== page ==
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    ABSTRACT: Randomised controlled trials have investigated aspects of postal survey design yet cannot elaborate on reasons behind participants' decision making and survey behaviour. This paper reports participants' perspectives of the design of, and participation in, a longitudinal postal cohort survey. It describes strengths and weaknesses in study design from the perspectives of study participants and aims to contribute to the: 1) design of future cohort surveys and questionnaires generally and, 2) design of cohort surveys for people with musculoskeletal disorders (MSDs) specifically. In-depth interviews explored the design of postal surveys previously completed by participants. Interviews used open ended questioning with a topic guide for prompts if areas of interest were not covered spontaneously. Thematic data analysis was undertaken based on the framework method. A second researcher verified all coding. Data from fourteen interviews were analysed within three main themes; participation, survey design and survey content. One of the main findings was the importance of clear communication aimed at the correct audience both when inviting potential participants to take part and within the survey itself. Providing enough information about the study, having a topic of interest and an explanation of likely benefits of the study were important when inviting people to participate. The neutrality of the survey and origination from a reputable source were both important; as was an explanation about why information was being collected within the survey itself. Study findings included participants' impressions when invited to take part, why they participated, the acceptability of follow-up of non-responders and why participants completed the follow-up postal survey. Also discussed were participants' first impression of the survey, its length, presentation and participants' views about specific questions within the survey. Ideas generated in this study provide an insight into participants' decision making and survey behaviour and may enhance the acceptability of future surveys to potential participants. As well as clear communication, participants valued incentives and survey questions that were relevant to them. However, opinions varied as to the preferred format for responses with some advising more opportunity for open-ended feedback. We also found that some standard format questions can raise quandaries for individual participants.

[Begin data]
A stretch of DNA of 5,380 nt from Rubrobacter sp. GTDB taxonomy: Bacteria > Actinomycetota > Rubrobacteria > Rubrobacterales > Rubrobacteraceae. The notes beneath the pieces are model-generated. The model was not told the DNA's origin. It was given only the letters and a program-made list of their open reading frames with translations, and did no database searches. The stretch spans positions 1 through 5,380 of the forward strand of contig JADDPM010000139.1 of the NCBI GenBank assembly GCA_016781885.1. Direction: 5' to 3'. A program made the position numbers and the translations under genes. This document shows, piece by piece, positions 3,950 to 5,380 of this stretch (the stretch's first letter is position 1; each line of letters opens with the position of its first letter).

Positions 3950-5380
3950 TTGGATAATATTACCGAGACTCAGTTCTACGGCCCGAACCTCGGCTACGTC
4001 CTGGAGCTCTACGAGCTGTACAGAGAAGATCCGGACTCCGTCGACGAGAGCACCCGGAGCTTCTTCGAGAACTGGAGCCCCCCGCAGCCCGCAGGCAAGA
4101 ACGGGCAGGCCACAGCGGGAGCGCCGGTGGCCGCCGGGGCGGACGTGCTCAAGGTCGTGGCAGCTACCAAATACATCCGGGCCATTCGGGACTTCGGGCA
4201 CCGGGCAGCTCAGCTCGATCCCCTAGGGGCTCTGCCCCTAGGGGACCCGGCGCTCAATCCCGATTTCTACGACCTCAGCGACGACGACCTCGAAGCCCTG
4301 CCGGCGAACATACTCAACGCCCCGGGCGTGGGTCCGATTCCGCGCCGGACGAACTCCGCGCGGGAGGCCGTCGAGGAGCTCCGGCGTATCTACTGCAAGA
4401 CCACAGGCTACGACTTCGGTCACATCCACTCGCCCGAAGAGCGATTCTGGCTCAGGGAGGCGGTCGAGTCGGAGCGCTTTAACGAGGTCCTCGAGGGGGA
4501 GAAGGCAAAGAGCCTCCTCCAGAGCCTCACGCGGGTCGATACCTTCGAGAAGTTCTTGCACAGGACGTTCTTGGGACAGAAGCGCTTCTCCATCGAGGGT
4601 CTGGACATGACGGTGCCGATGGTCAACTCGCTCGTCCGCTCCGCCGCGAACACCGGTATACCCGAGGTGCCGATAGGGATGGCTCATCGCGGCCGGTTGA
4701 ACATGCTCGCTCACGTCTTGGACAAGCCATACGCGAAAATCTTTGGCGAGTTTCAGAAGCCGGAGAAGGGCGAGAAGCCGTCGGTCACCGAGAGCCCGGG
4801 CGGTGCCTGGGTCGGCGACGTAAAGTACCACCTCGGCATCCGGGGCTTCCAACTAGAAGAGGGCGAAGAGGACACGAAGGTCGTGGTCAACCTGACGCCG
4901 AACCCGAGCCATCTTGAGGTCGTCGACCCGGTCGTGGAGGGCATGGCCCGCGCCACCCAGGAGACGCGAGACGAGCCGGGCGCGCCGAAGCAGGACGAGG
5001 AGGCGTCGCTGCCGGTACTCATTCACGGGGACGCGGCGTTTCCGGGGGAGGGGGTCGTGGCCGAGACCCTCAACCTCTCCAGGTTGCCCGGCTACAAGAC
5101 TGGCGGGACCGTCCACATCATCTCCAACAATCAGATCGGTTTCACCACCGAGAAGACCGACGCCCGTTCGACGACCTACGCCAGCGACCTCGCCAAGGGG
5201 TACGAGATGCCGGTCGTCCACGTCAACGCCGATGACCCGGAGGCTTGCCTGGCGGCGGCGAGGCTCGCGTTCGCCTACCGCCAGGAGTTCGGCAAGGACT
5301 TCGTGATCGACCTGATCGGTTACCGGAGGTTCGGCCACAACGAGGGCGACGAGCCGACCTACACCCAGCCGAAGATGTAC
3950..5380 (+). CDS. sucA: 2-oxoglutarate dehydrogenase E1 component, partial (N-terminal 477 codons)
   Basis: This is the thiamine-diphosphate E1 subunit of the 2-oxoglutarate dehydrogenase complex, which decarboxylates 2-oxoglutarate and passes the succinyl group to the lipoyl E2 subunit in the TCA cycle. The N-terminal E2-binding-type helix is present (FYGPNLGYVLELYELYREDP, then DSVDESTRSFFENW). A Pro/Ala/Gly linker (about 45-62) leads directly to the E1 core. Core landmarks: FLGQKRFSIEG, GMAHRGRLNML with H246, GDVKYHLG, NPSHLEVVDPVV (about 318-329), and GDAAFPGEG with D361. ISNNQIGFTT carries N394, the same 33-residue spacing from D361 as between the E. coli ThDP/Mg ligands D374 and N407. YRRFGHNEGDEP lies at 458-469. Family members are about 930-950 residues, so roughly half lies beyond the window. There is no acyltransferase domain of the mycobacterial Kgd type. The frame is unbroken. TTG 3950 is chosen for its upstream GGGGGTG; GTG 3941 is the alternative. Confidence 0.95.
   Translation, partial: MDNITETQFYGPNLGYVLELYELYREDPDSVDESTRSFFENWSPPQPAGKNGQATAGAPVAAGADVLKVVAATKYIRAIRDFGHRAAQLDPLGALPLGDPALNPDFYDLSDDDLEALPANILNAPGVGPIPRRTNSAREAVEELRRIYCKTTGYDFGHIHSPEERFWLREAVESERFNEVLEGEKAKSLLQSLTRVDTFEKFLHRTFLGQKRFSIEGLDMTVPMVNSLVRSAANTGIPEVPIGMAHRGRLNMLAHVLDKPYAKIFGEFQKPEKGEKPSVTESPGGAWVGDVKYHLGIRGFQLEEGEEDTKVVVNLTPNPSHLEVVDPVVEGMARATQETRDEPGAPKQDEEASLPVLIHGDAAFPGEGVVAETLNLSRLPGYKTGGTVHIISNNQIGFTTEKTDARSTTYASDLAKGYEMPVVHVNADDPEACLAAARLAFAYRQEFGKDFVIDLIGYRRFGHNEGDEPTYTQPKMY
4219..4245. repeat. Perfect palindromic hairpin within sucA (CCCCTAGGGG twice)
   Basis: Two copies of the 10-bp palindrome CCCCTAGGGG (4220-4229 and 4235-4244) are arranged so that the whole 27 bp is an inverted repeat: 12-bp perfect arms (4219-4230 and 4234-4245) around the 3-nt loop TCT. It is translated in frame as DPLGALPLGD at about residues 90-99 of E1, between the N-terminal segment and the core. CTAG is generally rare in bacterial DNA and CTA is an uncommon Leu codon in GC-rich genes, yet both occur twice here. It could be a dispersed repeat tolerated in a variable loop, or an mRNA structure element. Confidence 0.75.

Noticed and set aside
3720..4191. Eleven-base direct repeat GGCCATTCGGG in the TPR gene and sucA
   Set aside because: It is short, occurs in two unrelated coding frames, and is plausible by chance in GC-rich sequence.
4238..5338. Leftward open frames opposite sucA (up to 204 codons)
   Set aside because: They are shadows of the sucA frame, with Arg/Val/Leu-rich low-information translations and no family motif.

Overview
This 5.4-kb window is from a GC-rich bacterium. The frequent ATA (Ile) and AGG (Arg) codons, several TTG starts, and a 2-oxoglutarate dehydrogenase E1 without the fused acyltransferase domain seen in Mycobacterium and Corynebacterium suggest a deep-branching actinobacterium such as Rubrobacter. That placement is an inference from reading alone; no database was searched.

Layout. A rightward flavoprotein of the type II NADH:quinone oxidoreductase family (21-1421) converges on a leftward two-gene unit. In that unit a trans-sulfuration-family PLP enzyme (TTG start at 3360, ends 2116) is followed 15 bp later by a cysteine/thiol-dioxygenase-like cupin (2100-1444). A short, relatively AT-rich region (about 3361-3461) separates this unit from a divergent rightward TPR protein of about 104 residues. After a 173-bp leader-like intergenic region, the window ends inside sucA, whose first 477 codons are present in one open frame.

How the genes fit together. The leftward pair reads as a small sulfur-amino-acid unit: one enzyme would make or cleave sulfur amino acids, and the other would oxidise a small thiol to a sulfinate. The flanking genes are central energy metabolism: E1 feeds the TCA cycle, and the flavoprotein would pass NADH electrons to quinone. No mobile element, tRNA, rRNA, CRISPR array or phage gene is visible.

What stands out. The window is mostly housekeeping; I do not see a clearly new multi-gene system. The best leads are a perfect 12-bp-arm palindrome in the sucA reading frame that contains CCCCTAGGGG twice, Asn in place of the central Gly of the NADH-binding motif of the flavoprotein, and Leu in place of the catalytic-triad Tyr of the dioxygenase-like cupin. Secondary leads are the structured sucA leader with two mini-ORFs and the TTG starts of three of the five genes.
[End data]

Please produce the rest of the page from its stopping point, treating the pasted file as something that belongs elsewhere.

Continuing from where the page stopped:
BMC Medical Research Methodology 01/2011; 11(1):8. DOI:10.1186/1471-2288-11-8
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    Greg P Tarr, Paul Glue, Peter Herbison